Seconds after I release the dogs from the leash, I notice a rooster in the park. Within moments, the dogs also notice the rooster and run after the unfortunate bird. Once the bird starts squawking, the dogs stop moving. Feeling somewhat triumphant or hysterically brave, the rooster stands still, crowing, while my dogs cower. I put the leash back on the dogs and decide to return with my bike to find a way to rescue the rooster with his clipped wings. It is at this moment that I realize I have never seen a rooster flying over my head, though I have seen plenty of huge birds airborne.
Perpetually insomniac, as young teen I’d walk for miles in the middle of the night, never heading anywhere in particular, just walking. When the shifts changed, I’d see cars heading in and out of the factory parking lot. Sometimes I’d see people sitting alone at the Howard Johnson’s restaurant. Everyone out that late at night was older than me. Kids my age seemed to be in bed where I imagined them deep in sleep. One night, a man stepped outside his front porch and yelled: “Get on home. It ain’t safe for a girl to be out at this hour. You should get your wings clipped.” Wings clipped or not, I knew I’d still be unable to sleep.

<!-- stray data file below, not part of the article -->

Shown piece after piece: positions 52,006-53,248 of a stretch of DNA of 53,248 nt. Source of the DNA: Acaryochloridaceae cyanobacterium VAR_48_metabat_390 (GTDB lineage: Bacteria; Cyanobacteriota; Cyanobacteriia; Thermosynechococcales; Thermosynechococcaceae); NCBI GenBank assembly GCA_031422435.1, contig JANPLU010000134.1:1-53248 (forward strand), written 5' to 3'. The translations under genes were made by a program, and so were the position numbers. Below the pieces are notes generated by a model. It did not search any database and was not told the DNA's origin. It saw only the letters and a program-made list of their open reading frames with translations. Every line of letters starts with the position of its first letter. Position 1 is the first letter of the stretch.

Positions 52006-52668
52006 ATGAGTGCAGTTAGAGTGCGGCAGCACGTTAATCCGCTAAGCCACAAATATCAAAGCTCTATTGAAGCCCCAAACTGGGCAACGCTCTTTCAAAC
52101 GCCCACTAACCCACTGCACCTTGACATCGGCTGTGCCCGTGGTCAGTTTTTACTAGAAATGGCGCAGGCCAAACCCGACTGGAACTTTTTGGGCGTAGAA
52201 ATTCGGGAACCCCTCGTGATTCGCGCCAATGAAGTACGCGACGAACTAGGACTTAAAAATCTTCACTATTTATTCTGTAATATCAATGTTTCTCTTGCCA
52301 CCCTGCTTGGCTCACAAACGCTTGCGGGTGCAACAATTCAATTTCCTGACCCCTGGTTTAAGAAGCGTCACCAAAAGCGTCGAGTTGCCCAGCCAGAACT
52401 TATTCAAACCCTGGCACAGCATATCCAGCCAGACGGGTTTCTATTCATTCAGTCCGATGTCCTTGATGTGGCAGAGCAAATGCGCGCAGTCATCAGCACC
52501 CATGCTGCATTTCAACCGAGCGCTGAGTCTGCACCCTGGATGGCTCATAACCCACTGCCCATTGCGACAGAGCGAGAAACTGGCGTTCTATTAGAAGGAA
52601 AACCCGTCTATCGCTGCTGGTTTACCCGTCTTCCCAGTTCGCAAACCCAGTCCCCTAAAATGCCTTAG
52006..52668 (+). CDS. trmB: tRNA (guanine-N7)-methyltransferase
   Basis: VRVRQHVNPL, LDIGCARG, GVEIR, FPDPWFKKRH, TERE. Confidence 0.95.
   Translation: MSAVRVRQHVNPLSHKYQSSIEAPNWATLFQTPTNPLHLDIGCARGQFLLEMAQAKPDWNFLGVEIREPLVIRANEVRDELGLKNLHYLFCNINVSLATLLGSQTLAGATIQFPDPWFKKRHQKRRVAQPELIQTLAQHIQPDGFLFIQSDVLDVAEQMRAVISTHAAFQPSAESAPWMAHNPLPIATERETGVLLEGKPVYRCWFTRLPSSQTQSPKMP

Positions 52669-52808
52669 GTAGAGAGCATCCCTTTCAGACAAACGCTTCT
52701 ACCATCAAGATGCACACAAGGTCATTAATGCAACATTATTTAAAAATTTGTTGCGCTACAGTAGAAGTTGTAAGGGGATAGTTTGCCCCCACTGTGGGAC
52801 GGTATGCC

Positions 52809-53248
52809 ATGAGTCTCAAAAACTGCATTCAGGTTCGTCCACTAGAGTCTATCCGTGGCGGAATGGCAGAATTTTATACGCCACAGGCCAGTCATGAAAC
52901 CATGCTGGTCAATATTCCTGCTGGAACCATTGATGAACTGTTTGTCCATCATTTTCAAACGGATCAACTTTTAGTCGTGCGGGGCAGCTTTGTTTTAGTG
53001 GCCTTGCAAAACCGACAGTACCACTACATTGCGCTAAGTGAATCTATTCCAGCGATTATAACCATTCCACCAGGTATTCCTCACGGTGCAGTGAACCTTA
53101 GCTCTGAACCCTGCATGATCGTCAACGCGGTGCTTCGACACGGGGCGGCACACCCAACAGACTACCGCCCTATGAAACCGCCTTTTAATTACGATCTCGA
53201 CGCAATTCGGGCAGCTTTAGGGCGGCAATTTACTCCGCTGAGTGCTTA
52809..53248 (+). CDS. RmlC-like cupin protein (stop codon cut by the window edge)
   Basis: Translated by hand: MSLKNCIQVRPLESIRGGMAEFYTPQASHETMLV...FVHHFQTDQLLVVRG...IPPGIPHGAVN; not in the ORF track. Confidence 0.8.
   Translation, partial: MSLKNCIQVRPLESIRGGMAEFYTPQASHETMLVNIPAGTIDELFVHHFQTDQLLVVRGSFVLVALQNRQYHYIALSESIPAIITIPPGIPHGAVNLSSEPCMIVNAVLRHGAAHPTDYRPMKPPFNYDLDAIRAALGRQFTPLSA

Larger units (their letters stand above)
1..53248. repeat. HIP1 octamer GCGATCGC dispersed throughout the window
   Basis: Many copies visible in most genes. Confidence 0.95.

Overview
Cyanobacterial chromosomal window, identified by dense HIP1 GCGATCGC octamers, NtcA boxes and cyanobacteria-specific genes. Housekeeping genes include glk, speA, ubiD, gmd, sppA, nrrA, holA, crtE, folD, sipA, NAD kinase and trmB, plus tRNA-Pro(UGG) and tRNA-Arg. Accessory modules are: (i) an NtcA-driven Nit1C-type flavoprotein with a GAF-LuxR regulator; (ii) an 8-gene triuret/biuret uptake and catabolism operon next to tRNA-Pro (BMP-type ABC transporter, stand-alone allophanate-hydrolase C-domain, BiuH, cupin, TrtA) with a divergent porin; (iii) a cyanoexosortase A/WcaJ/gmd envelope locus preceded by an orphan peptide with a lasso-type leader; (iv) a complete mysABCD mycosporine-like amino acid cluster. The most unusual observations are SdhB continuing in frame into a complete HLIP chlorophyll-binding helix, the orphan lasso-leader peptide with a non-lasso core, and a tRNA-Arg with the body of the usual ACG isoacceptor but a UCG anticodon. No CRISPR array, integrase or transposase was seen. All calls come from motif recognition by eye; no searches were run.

My favorite souvenir is now a rather ratty woven folder that I picked up in India long ago, and I use it to stash these oddball $2 bills, favorite letters, and old passports.
Diane Payne’s most recent publications include: Watershed Review, Tishman Review, Whiskey Island, Kudzu House Quarterly, Superstition Review, Burrow Press, and Cheat River Review. She has work forthcoming in The Offing and a chapbook with Blue Lyra Press.